4
$\begingroup$

Let $a_0, a_1, ... a_n $ be non-zero numbers such that $$ det \begin{pmatrix} a_0&a_1&a_2...&a_k\\ a_1&a_2&a_3...&a_{k+1}\\ a_2&a_3&a_4...&a_{k+2}\\ . & . &. & .\\ . & . &. & .\\ a_k&a_{k+1}&a_{k+2}...&a_{2k}\\ \end{pmatrix}=0$$ prove that $a_k = a_0\cdot q^k, k= 1,....,n, q \neq 0$

I thought it was circulant matrix.

I also tried to find a pattern by looking at the lower order determinants, but it didn't work

I have no idea now how to do it.

$\endgroup$
3
  • $\begingroup$ Not sure what the determinant is, but it's called a Hankel matrix. $\endgroup$
    – greg
    Feb 19 '19 at 21:49
  • $\begingroup$ The determinant is zero iff the matrix has nontrivial nullspace (or, iff its columns are linearly dependent). Basically, we have to prove that the nullspace is actually of dimension $k$. This might get you started.. $\endgroup$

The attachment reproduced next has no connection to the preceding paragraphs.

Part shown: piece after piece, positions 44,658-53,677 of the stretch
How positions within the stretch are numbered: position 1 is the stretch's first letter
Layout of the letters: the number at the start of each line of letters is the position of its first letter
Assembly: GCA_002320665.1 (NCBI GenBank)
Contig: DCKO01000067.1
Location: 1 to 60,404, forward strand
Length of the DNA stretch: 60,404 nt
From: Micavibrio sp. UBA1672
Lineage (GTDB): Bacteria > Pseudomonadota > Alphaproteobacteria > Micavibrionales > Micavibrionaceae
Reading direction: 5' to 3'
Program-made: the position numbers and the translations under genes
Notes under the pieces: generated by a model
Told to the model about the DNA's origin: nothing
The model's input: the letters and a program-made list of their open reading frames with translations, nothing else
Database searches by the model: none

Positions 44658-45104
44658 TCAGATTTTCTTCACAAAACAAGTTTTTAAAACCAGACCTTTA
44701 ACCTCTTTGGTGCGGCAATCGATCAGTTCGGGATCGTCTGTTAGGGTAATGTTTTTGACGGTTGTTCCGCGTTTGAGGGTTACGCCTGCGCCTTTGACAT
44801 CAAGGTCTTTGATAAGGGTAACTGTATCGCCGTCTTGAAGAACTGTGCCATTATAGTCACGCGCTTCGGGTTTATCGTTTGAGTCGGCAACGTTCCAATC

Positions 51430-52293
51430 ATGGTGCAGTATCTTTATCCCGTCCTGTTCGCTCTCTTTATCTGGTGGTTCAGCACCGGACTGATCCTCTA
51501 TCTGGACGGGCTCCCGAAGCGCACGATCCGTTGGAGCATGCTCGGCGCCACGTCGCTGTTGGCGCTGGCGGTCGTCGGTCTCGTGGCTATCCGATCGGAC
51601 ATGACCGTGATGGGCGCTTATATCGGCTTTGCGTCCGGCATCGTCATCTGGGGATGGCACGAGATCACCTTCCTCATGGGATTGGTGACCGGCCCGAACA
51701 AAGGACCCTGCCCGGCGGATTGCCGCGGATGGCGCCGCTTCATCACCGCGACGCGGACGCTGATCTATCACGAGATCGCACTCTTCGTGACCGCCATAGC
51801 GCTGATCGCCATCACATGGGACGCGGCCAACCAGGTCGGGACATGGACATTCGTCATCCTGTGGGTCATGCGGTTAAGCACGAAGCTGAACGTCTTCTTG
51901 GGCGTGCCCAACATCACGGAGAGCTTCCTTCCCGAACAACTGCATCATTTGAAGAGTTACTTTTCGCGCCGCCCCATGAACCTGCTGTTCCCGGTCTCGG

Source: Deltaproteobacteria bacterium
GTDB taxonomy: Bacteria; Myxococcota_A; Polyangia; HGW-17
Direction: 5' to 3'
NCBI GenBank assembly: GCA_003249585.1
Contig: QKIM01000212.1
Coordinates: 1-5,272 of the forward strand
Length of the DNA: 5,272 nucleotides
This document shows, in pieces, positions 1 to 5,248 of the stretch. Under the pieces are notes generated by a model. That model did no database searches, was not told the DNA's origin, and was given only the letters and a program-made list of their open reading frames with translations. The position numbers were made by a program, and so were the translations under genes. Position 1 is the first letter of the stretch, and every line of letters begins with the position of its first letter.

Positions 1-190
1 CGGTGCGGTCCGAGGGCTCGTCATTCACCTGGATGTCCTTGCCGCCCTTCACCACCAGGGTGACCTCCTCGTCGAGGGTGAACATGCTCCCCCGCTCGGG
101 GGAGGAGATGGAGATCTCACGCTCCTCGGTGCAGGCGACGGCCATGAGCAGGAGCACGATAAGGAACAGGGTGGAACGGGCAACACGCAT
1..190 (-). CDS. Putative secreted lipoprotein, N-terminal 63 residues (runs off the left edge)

– Berci
    Feb 19 '19 at 22:43
  • 1
    $\begingroup$ Are you sure the statement is correctly stated? What is $n$? It doesn't appear in your matrix. As an answer below shows, the statement as it stands is false. $\endgroup$
    – user1551
    Feb 19 '19 at 23:11
4
$\begingroup$

If my understanding of the problem is correct, the statement is actually wrong. So you won't be able to prove it.

Here is an counter example

$$ \left|\begin{aligned} 1 && 1 && 2 \\ 1 && 2 && 2 \\ 2 && 2 && 4 \end{aligned}\right| = 0 $$

but here $\{a_i\}$ is $\{1,1,2,2,4\}$, which does not follow the pattern $a_k = a_0 \cdot q^k$

$\endgroup$
1
  • 3
    $\begingroup$ actually $a_k = a_0\cdot q^k$ means the rank(A) = 1. But rank(A) < k is enough to get det(A) = 0. $\endgroup$
    – MoonKnight
    Feb 19 '19 at 23:31

Your Answer

By clicking “Post Your Answer”, you agree to our terms of service, privacy policy and cookie policy

Not the answer you're looking for? Browse other questions tagged or ask your own question.